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Kasimba, S.N.

Utilisation of traditional and indigenous foods and potential contribution to consumers’ nutrition and vendors’ income in Botswana

Kasimba, S.N.

Titre : Utilisation of traditional and indigenous foods and potential contribution to consumers’ nutrition and vendors’ income in Botswana

Auteur : Kasimba, S.N.

Université de soutenance : North-West University

Grade : Doctor philosophiae in Nutrition 2018

Résumé partiel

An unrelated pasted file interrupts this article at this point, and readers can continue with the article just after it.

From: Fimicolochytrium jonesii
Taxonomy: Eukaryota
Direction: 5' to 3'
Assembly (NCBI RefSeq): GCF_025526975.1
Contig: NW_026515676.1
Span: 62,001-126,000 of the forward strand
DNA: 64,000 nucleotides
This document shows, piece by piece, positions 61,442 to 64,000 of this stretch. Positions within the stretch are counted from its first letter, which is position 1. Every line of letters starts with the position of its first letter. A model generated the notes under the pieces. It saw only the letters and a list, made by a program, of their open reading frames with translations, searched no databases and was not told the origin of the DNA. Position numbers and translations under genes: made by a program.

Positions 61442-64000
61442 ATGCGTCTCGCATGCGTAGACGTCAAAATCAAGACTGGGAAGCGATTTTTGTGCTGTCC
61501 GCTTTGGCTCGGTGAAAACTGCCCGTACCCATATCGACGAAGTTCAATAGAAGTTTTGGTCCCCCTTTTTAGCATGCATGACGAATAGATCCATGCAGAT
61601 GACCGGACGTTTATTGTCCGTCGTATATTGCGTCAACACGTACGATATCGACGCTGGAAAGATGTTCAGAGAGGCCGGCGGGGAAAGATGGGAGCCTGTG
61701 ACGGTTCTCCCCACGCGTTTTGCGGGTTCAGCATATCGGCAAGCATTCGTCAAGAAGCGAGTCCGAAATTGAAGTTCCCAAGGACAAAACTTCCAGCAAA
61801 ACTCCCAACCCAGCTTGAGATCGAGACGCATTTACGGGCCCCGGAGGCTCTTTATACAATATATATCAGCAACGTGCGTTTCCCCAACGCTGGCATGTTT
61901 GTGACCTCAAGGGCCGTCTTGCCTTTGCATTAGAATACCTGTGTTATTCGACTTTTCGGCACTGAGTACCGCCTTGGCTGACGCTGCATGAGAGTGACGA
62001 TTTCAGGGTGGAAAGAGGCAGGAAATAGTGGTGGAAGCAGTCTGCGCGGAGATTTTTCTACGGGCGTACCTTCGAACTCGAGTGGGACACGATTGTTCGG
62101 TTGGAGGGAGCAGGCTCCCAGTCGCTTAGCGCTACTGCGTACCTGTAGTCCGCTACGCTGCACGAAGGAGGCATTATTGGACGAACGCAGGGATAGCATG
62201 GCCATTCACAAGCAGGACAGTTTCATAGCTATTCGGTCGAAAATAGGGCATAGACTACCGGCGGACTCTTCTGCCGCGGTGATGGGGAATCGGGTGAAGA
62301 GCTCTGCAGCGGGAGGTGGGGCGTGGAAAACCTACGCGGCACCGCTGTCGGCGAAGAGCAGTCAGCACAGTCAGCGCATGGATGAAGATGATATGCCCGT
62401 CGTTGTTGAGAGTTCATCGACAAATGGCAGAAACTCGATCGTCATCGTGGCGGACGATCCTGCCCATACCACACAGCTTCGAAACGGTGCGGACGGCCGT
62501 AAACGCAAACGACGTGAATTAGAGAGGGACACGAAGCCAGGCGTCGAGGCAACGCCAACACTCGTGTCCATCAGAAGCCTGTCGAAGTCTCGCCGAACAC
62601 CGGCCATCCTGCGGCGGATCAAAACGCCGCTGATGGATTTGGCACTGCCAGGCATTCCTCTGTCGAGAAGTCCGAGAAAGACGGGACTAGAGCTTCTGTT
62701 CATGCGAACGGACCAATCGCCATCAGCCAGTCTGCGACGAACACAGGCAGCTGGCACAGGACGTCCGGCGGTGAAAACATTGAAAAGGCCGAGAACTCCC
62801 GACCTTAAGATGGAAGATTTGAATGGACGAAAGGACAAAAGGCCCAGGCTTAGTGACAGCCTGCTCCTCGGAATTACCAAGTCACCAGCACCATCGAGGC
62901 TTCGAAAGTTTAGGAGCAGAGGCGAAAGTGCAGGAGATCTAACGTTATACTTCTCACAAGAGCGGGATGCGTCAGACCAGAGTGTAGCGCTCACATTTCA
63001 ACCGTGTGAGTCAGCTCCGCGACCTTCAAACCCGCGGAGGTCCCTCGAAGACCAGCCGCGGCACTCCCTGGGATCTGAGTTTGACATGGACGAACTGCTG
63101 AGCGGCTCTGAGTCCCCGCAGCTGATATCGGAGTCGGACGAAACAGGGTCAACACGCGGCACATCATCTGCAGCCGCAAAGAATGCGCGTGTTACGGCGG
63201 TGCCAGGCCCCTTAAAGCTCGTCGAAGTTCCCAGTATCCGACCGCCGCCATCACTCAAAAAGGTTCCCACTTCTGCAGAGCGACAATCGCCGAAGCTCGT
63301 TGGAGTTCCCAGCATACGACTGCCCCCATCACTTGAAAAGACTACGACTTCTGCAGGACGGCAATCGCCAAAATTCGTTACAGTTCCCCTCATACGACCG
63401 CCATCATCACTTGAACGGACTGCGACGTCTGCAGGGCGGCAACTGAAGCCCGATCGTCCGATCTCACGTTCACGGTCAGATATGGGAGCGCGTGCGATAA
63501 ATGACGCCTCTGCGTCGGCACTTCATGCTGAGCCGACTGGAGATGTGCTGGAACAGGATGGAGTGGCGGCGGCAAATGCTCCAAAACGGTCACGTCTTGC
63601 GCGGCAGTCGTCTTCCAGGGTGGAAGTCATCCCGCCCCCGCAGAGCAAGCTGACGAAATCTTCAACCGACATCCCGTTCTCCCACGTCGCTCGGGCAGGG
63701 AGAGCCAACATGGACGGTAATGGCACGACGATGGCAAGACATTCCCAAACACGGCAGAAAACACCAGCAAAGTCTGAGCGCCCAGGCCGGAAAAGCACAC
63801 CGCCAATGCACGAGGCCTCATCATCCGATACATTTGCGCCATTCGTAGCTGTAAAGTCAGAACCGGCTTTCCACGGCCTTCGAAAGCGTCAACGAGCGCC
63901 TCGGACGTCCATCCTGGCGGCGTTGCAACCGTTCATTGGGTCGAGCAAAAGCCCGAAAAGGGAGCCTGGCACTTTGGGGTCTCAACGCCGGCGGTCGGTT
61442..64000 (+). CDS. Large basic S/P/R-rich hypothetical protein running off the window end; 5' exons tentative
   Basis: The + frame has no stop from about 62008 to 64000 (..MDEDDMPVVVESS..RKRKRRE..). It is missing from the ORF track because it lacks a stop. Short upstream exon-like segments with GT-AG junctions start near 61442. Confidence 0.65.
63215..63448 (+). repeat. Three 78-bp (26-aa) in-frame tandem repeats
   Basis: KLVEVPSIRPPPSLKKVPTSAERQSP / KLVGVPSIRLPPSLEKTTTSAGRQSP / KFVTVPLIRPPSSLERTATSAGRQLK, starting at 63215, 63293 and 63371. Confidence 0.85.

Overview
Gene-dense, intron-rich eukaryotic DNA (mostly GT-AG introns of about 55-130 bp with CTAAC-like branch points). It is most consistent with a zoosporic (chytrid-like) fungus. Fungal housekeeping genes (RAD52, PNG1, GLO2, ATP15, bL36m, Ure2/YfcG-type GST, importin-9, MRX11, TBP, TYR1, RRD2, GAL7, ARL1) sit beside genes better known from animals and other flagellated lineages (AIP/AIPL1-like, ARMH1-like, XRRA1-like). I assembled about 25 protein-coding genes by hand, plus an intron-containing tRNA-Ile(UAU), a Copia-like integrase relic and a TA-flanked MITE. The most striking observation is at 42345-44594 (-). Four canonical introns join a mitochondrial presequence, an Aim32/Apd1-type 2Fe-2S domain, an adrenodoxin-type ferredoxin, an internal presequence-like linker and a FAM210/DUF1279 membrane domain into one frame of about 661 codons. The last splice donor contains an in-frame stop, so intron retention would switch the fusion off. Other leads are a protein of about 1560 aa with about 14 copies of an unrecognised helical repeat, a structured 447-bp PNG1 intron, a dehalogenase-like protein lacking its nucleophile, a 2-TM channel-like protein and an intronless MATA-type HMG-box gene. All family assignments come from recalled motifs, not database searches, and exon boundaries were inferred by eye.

Food systems are changing due to drivers such as urbanisation, nutrition transition and globalisation. As a result, there is reduced utilisation of traditional and indigenous foods (TIF) towards westernised diets. Food insecurity and all forms of malnutrition co-exist in different regions of the world, including Botswana. Traditional or indigenous foods are believed to provide better quality diets. There is, however, limited information on extent of access to and consumption of (TIF) in Botswana. Aim : The aim of the study was to explore access to and consumption of TIF among rural and urban households in Botswana. In addition, the study sought to investigate the importance of TIF among street vendors of TIF in Gaborone. Methods : The first component of this study determined household access to TIF and their association to household food security (access), household dietary diversity (HDD) and women BMI through a sequential explanatory mixed methods design ; including a random household cross-sectional survey on household food insecurity (access), household dietary diversity (HDD) and women’s BMI ; followed by eight focus group discussions (FGDs) among purposefully selected participants on their perceptions of TIF. The study involved 400 households and 253 women in these households. The second component determined consumption of TIF and their contribution to dietary nutrients intake of energy, protein, iron, zinc and vitamin A among children 2-5 and women 18-49 years old in Botswana. This was part of a cross-sectional study mentioned in the first component of this study. A 30-day quantitative food frequency questionnaire was administered to the sample which comprised of 173 children and 253 women. The last component explored the relationship between vending TIF and vendors’ overall household income, vendors’ household food security (access) and vendors’ household dietary diversity. The study made use of sequential explanatory mixed methods design. Face to face interviews were conducted with purposively selected street vendors of TIF (n=27) in Gaborone, followed by three focus group discussions (FGDs), each with 6 participants (18 participants in total) to get an in-depth insight on the contribution of TIF to household income and perceived challenges in sourcing and vending TIF. Results : Study 1 : Almost two thirds of households experienced moderate or severe food insecurity (28.8 and 37.3%, respectively) while more than half of women were overweight or obese (26.9 and 26.9%, respectively)

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